Besides the single blog review, I had only amazon reviews to go on. Enough of them mentioned the tightness of the band (in a negative light) that I did take heed and ordered up a band size. Which I thought would be sufficient because hello! Nursing bra. Fluctuations in band size are a major part of that process. Also, the extra columns of hooks should have provided ample adjustment. 

Oh, I was so, so wrong. The band was insanely, ridiculously tight. The 40 fit like a 34. I cannot imagine a nursing mother being comfortable with that kind of constriction, let alone me. Because of the material, I didn't even feel it was worth trying a larger band size; the lack of stretch, or even comfortable give, would have made this torture to wear if, as I often do, you experience any kind of size fluctuation throughout the day.

Elastic Edging.   Bravado actually lists this as a 'feature': rough, raised edging that covers the top and bottom of the band. The finishing of the straps connecting to the band was also abrasive. Pretty much the opposite of what you need when you have sensitive skin that is undergoing a lot of changes. 

Sides.  Extremely high. So that 'feature' of biting elastic pretty much guarantees chafing for me.

Positives?

ShapeThere's one. That's it. The shape is indeed very good: rounded, lifted, fairly natural. You could wear it under a T-shirt and feel comfortable - with the shape. You likely wouldn't be feeling any other kind of comfort.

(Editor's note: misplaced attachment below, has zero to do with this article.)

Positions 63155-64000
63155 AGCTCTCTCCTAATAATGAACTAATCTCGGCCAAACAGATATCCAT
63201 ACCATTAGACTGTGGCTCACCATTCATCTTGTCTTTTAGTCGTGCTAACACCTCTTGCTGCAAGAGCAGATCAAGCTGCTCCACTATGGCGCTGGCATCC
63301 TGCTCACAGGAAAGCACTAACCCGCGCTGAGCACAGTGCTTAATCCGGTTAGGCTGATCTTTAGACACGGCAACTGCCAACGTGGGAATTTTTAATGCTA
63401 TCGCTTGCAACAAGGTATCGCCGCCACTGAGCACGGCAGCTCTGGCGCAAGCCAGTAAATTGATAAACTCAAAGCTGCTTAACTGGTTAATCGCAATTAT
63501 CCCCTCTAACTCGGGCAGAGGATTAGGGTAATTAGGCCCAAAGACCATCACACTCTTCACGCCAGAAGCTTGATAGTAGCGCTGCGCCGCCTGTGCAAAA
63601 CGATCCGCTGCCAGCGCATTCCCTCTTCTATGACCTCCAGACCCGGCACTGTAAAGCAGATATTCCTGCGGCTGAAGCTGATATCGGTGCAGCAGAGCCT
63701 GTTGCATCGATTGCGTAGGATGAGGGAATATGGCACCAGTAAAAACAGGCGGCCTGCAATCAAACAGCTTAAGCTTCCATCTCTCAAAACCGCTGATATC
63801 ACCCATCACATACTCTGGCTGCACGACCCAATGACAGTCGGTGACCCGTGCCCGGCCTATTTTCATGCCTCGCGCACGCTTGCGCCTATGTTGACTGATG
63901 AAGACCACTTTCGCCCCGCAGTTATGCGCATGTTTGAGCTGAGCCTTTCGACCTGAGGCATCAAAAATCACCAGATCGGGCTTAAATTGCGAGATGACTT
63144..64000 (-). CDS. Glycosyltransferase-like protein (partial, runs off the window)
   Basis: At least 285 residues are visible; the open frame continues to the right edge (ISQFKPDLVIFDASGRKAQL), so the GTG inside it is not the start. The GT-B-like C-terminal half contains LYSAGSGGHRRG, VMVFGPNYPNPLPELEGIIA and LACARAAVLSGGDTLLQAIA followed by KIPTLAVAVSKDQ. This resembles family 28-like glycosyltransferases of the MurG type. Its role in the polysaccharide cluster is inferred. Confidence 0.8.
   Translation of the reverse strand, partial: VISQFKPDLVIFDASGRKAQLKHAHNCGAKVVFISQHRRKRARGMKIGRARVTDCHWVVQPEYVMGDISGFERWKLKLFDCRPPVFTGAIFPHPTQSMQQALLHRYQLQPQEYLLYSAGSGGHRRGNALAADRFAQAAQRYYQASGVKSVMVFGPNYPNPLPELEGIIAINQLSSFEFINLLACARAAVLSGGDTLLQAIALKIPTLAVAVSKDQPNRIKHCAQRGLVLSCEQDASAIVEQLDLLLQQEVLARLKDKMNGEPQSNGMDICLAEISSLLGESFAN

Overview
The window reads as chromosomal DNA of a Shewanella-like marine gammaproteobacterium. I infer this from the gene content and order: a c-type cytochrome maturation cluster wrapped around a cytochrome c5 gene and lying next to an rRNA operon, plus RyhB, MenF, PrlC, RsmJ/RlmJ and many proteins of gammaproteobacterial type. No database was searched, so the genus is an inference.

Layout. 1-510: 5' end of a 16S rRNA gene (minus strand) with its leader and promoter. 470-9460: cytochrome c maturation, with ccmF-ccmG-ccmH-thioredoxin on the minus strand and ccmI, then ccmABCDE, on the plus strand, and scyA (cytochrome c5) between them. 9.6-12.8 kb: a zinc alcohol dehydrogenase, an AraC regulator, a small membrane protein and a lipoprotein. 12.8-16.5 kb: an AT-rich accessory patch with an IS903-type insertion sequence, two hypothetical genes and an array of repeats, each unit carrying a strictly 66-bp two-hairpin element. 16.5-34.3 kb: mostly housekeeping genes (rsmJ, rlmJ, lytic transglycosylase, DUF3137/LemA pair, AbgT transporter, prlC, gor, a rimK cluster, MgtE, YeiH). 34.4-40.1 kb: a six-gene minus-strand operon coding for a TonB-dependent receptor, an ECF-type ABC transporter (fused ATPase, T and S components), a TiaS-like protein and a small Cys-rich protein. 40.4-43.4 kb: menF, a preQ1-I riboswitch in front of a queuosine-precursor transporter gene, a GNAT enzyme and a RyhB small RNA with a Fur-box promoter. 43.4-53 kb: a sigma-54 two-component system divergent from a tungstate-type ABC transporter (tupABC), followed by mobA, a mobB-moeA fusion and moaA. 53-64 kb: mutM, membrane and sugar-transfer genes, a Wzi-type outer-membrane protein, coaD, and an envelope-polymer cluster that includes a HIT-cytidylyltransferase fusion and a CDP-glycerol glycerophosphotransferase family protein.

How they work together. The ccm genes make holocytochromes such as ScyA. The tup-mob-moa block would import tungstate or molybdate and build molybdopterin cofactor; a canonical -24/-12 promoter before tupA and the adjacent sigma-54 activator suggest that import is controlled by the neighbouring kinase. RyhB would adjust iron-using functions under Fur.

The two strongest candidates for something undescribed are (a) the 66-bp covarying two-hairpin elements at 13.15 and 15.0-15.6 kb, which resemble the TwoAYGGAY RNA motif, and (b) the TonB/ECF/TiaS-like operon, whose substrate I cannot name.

Clip conversion.  Oops. I was so deeply annoyed by the discomfort of the scuba-bra that I had it right back on its way to amazon that same day....totally forgot to even assess that feature.

When Do I Wear It?

Hahahahahaha! Ha.....ha.

Size:  40H 

Friday, June 10, 2016

Review: Curvy Kate Dreamcatcher


This is a standard mesh balconette Curvy Kate style. It's a newer basic along the lines of Portia, but without the intense texture so more everyday clothing friendly. I own it in black, which makes the details difficult to discern; they are easier to see in yellow (a hue that makes me look jaundiced, and so one I forego):


Beauty

The pattern reads like large open polka dots, but they are meant to be tiny dreamcatchers. It's an odd design choice, since they are so tiny they simply look like, well, 3D polka dots. There is very little embellishment and the pattern itself is flat and undetectable under clothing - which is not the case with many CK styles. However, the diagonal seam across the cup is quite pronounced and does show through knit shirts in a rather awkward way. And it suffers from the same unfortunate design choice as all Curvy Kates: the upper cup becomes unfortunately huge as cup size increases.


Comfort

One Word Summary:  Disappointing. 
Fabric.  Thin mesh that is simply not very soft. It is, however, very sheer and light - especially the single-layer top cup - which allows air to flow through beautifully. I could actually feel that air flow as I walked about during my day. That was my main reason for buying it: to wear during the few muggy summer days we have up here. Those who live in hot, humid climates - & are without my issues of sensitive skin, dislike of higher wires, and full-on-top shape - may find this a useful summer bra for its delightful coolness.